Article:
CEO & Secretary General Central Silk Board & International Sericultural Commission respectively
Do you suppose that inclusion of silk as forest based activity will help in the development of the industry in India?
The wild silks of our country like Tasar and Muga are forest based activities. There are large patches of Tasar natural food available in many parts of Bihar, Madhya Pradesh, Chhattisgarh, Jharkhand and Odisha which can be used for tasar silkworm rearing. This can be done without disturbing the biodiversity. In the same manner, large tracks of forest land can be cultivated with muga food plants for the benefit of tribal and forest dwellers of Assam and other potential areas.
Indian scientists are researching on machines that can increase the production of silk. Can you give an insight into what developments have been done in this regards so far?
In fact, we have done significant work in this direction for the past two years. For instance, the Automatic Reeling Machines (ARMs) to produce gradable silk were imported from China and Japan. However, CSB through its reputed R&D Institute, namely CSTRI at Bangalore has recently developed an indigenous ARM to produce high quality silk. While the imported ARMs are highly expensive, the indigenous product could significantly reduce the production cost. This has become a major break-through as many of the silk reelers can afford this machine to produce high quality silk.
On the same line, we have also developed few improved machines for tasar and muga silks, which could significantly enhance production as well reduce drudgery. An innovative motorized reeling machine has been developed to increase production, productivity and quality besides reducing wastage and manpower. Wet reeling machines for tasar and muga, sizing machines for tasar silk, modified dry reeling machines for tasar, pressurized hank degumming machines and equipments for recycling silk reeling water have been developed. In addition, 7 technologies have been filed for patenting.
Some of the recent scientific achievements by the R&D Institutes of CSB, namely CSR&TI, Mysore, CTR&TI, Ranchi, etc. in critical areas are as follows:-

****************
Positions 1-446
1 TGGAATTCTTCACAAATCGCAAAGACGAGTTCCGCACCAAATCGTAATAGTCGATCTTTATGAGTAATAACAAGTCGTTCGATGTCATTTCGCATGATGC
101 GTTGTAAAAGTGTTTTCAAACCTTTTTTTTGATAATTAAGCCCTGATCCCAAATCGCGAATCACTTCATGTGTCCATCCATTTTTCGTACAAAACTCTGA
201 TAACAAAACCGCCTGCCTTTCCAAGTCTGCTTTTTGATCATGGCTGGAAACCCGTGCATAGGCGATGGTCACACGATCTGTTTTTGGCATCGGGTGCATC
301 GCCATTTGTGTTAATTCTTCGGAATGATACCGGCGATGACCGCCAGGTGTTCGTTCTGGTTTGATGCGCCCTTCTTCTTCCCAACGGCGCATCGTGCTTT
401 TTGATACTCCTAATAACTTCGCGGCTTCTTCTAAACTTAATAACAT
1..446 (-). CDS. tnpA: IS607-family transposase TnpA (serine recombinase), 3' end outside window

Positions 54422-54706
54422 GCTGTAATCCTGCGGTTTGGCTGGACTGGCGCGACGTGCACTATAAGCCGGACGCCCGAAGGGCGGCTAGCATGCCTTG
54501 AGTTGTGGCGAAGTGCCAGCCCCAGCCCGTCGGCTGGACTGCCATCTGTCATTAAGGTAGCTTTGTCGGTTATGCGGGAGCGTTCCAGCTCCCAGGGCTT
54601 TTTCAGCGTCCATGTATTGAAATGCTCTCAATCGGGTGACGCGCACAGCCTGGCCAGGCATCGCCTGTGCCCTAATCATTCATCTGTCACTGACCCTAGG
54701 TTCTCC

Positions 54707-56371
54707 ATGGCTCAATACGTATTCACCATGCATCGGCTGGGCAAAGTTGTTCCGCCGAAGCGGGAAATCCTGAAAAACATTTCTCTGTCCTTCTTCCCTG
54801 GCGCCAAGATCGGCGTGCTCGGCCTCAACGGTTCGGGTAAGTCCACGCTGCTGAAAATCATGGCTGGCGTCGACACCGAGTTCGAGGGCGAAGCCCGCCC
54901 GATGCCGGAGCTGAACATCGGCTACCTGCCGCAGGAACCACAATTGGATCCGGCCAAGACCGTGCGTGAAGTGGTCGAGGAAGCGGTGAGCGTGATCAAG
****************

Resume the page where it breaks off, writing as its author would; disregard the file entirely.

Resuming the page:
*Developed a new mulberry variety with 20% increase in yield,
*Developed 3 bivoltine silkworm breed with yield of 65-70 kgs / 100 dfls.
*Developed a highly productive Improved Cross Breed (ICB) which can produce gradable silk.
*Adopted and popularized eco friendly / automatic disinfection model.
We have also established interface with the industry by taking up crucial collaborative projects. Some of these are:-
*With L'Oreal India on development of eri face mask,
*With Raymonds on silk wool blends,
*With Hitze Equipments Pvt. Ltd., on pupae by product,
*With DuPont Group on tasar cocoon cooking and fabric bio-washing
*Collaborative projects have also been taken up with IITs, Central Coir Research Institute, RMKV, BTRA, Sri Chitra Tirunal Institute of Medical Sciences on various industrial research applications.
Sustainable practices in sericulture include peace silk, vegetarian silk, or ahimsa silk, wherein the silk is made out of the damaged cocoon after the moth comes out. But to what extent is practice followed in the country?
Eri silk production would rightly fit into the category of peace silk, vegetarian silk, or ahimsa silk. It is significant to note that 16% of the silk produced in the country is from Eri. In line with the past trend, spectacular growth to an enhanced level of 35.94% in eri silk production has been witnessed in the country during last year. This clearly indicates, beyond doubt, that the sustainable practice of ericulture is an economically viable enterprise in the country. At present, ericulture is practised in the NE states of the country. However, ericulture is slowly finding its space in other States like Uttar Pradesh, Madhya Pradesh, Andhra Pradesh, etc.
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